Illumos Makes OpenSolaris Board Threat Moot

On August 3 Nexenta hosted a conference call to announce a new open source project called "Illumos." Illumos is an open source alternative to a critical part of the OpenSolaris distribution free from the binds of Oracle. Still several days short of the deadline set by the OpenSolaris governing board to Oracle, perhaps this announcement makes it all moot.

The effort is headed up by former Sun and Oracle Solaris developer Garrett D'Amore. He said that Illumos is not a fork of OpenSolaris, but more of a code base that perhaps Nexenta, Belenix, and SchilliX can be built on one day. Most important to D'Amore and Illumos supporters is that the code base will live on and be free from the control of any corporate entity.

There is proprietary code in OpenSolaris that still needs to be replaced. D'Amore hopes to eliminate that by the end of the year, but it's a large task even with the talented developers already committed to the project. The goal is to be 100% open source and perhaps to eventually release Illumos under the Apache2 license.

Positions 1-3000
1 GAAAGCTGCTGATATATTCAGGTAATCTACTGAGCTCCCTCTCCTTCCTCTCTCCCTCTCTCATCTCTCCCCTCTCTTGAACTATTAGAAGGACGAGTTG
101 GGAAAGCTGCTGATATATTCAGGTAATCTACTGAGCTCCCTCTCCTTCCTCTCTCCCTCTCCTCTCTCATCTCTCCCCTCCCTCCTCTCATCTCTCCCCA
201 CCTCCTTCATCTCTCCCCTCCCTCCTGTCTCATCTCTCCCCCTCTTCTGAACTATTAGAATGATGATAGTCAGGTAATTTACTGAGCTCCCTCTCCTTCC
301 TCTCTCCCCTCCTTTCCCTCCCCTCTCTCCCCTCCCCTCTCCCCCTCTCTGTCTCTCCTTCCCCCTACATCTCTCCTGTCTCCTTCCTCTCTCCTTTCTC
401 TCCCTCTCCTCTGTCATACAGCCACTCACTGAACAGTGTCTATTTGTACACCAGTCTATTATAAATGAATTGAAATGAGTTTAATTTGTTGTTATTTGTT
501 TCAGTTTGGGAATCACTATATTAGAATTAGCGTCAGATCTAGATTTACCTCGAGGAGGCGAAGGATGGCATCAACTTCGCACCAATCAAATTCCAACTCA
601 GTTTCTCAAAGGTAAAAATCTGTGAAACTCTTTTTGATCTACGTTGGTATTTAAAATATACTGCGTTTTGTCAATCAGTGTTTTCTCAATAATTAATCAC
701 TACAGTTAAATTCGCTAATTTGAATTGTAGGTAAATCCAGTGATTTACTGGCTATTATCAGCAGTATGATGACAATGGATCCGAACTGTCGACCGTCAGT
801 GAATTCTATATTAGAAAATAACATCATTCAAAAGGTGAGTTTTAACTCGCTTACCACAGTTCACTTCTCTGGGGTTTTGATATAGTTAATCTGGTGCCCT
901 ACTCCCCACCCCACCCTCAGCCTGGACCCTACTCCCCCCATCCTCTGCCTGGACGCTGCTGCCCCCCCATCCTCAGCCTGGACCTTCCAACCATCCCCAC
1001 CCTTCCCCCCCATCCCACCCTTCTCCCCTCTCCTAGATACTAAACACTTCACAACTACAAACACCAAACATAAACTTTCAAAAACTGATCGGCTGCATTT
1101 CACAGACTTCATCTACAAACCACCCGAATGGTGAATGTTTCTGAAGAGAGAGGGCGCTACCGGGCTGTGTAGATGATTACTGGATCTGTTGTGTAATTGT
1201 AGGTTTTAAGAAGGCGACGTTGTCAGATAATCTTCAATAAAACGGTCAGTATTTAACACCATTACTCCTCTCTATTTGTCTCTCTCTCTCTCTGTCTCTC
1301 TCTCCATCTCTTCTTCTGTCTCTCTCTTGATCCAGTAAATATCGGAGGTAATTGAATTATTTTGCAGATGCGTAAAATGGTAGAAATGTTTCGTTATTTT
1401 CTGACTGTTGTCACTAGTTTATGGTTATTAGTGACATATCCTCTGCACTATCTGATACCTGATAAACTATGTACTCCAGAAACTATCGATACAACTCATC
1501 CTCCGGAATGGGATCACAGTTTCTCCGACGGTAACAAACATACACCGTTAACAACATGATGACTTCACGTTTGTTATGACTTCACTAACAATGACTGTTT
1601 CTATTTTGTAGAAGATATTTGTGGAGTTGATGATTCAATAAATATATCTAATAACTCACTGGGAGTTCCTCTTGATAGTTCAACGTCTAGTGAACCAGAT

Since Oracle is ignoring community developers and their code as much as the board, the community has all but dissolved. Illumos could give developers a place to innovate. D'Amore is hoping to recreate the community development phenomena found with Linux and the resulting distributions.

With the days counting down to the probable disbanding of the board and the constant threat of losing access to the source, Illumos might be all that remains of OpenSolaris sooner or later. Several distributions are based on OpenSolaris now, and its loss could have spelled disaster for those systems. That's why most of them as well as several current and former OpenSolaris developers have committed to Illumos. Other community partners include Joyent, berliOS, Greenviolet, and Everycity.

D'Amore said that if Oracle shuts down OpenSolaris, then time would be right for a fork, but for now they have invited Oracle to collaborate. As one might expect, Oracle has yet to respond. While Illumos is being developed in case of shut out or as an alternative, it may turn out to be the savior of the code. In fact, with enough interest from the right people, Illumos could replace OpenSolaris in the hearts and minds of all concerned.